TeachingEnglish
      Note writing

      This is an activity which is really useful for helping learners to write more fluently and can also help you to diagnose problems with your students' written work and ability to formulate questions.

      You can use it at the beginning or end of a class as a fun filler, or as an integral part of your lesson.

      • Give out a sheet of A4 paper (219mm x 297mm) to each student and ask them to watch and follow your instructions.
      • Hold up your paper and fold it in half. Then fold it in half again and then again. Press hard on the paper and then open it out. The folds should have divided the paper into eight rectangles. Use the fold lines to tear the page into eight rectangular pieces of paper.


      If you prefer, you can already have this prepared before class, but I have found that students really enjoy doing this themselves and it does engage their interest and curiosity.

      • Once they all have their eight pieces of paper, ask the students to write their names in the bottom right-hand corner of each piece.
      • Next ask them to think of another person in the class and to think of a question they would like to ask them.
      • Tell them to write the name of the person on the top left-hand corner and then to write the question on the piece of paper.
      • Once they have done this, tell them to pass the paper to the person the question was intended for.
      • Students then read any questions they got and start to write replies.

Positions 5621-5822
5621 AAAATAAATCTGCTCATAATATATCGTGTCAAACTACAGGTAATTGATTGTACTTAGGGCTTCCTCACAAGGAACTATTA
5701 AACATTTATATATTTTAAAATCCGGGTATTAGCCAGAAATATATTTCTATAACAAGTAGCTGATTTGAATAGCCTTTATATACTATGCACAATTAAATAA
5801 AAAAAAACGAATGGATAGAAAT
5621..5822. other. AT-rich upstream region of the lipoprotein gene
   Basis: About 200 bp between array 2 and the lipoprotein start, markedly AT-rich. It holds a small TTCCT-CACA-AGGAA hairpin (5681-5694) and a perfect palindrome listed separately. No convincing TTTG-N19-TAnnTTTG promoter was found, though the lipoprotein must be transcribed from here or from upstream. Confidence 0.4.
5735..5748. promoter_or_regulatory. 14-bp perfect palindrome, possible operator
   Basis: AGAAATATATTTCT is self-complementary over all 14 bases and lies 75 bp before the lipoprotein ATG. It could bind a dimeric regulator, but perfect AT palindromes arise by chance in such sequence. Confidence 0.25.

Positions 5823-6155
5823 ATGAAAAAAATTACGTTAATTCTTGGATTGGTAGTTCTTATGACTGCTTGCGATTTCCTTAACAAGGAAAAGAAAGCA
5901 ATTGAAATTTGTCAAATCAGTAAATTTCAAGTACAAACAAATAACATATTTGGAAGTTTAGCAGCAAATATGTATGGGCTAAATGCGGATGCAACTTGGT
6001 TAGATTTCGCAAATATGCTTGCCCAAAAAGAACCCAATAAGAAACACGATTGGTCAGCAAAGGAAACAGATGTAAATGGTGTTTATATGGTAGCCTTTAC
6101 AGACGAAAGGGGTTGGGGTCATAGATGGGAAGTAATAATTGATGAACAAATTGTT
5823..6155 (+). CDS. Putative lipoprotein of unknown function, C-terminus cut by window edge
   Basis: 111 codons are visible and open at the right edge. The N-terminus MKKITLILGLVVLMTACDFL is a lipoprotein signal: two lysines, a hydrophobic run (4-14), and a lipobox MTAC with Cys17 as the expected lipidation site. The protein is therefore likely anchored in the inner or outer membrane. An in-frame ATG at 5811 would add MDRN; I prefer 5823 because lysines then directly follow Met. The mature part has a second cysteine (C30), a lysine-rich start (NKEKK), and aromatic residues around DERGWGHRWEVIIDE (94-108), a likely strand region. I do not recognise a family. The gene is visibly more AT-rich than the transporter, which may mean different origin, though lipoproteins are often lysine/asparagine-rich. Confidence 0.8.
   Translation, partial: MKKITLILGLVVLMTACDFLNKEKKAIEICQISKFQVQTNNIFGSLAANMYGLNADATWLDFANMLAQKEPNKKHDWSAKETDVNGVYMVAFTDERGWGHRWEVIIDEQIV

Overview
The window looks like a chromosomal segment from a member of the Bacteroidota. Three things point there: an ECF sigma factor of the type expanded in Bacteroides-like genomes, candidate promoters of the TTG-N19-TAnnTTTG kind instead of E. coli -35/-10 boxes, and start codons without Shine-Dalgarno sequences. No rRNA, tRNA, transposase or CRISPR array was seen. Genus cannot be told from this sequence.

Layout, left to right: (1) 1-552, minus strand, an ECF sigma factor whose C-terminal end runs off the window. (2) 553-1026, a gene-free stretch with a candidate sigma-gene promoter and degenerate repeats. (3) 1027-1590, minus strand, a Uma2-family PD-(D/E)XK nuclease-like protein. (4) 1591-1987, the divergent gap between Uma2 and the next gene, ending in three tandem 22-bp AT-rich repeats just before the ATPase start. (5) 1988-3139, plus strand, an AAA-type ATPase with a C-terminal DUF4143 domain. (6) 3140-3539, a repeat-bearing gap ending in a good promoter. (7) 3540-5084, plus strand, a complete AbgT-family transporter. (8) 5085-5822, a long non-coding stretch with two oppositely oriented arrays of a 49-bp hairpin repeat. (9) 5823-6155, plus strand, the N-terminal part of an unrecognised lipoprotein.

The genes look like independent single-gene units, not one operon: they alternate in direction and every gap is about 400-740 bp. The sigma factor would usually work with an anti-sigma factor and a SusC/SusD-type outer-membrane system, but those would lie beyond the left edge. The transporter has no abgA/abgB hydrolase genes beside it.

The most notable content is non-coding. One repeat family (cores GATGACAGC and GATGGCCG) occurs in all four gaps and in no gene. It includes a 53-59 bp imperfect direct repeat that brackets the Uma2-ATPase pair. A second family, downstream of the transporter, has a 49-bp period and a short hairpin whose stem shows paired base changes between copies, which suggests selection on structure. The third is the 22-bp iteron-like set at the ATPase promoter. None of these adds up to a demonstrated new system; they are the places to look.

• Students who didn't get a question can start writing another question for someone else.
      • Get the students to keep writing and answering questions until all their pieces of paper are used up.

       

      You may in the early stages need to prompt the students to keep writing and also to make sure they are using English, but try not to interrupt ones who are busy writing or to correct anything at this stage. You may actually like to get involved yourself and start writing a few notes to your students.

      This is also a good way of diagnosing problems with your students writing. You can collect up all the pieces of paper at the end and look through them for common mistakes to focus on next lesson. It is important however to respect your students privacy and anonymity as some of the communications between them could be quite personal.

      This activity is one of the few that I have found that has kept my students writing silently for up to 25 minutes after which they still haven't wanted to stop. It has a similar fascination to SMS text messaging and online chat and you could find that, with students who are familiar with those mediums, some of the more common abbreviations creep in.

      Nik Peachey, Teacher, Trainer, Materials writer, British Council

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